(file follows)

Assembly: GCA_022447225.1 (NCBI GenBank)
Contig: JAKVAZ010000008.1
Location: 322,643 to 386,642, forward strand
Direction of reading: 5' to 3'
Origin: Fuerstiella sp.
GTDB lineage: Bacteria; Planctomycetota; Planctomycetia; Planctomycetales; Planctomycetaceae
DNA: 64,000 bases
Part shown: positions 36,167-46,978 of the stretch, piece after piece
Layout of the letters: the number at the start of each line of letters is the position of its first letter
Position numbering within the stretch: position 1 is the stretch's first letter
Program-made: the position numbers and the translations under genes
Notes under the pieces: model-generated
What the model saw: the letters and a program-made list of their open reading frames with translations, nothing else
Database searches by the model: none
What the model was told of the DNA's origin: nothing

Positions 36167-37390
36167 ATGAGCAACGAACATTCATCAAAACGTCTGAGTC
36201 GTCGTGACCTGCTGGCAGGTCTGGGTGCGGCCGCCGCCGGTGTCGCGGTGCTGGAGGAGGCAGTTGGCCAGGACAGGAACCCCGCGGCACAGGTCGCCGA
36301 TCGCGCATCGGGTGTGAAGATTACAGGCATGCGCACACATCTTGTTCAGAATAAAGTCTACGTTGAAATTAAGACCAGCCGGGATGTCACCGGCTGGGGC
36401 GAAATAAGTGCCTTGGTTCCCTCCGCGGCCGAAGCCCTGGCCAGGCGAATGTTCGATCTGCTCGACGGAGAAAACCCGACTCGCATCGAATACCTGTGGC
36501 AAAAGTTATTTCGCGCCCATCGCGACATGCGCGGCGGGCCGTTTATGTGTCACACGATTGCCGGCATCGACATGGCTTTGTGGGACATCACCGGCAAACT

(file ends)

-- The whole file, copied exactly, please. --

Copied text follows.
Assembly: GCA_022447225.1 (NCBI GenBank)
Contig: JAKVAZ010000008.1
Location: 322,643 to 386,642, forward strand
Direction of reading: 5' to 3'
Origin: Fuerstiella sp.
GTDB lineage: Bacteria; Planctomycetota; Planctomycetia; Planctomycetales; Planctomycetaceae
DNA: 64,000 bases
Part shown: positions 36,167-46,978 of the stretch, piece after piece
Layout of the letters: the number at the start of each line of letters is the position of its first letter
Position numbering within the stretch: position 1 is the stretch's first letter
Program-made: the position numbers and the translations under genes
Notes under the pieces: model-generated
What the model saw: the letters and a program-made list of their open reading frames with translations, nothing else
Database searches by the model: none
What the model was told of the DNA's origin: nothing

Positions 36167-37390
36167 ATGAGCAACGAACATTCATCAAAACGTCTGAGTC
36201 GTCGTGACCTGCTGGCAGGTCTGGGTGCGGCCGCCGCCGGTGTCGCGGTGCTGGAGGAGGCAGTTGGCCAGGACAGGAACCCCGCGGCACAGGTCGCCGA
36301 TCGCGCATCGGGTGTGAAGATTACAGGCATGCGCACACATCTTGTTCAGAATAAAGTCTACGTTGAAATTAAGACCAGCCGGGATGTCACCGGCTGGGGC
36401 GAAATAAGTGCCTTGGTTCCCTCCGCGGCCGAAGCCCTGGCCAGGCGAATGTTCGATCTGCTCGACGGAGAAAACCCGACTCGCATCGAATACCTGTGGC
36501 AAAAGTTATTTCGCGCCCATCGCGACATGCGCGGCGGGCCGTTTATGTGTCACACGATTGCCGGCATCGACATGGCTTTGTGGGACATCACCGGCAAACT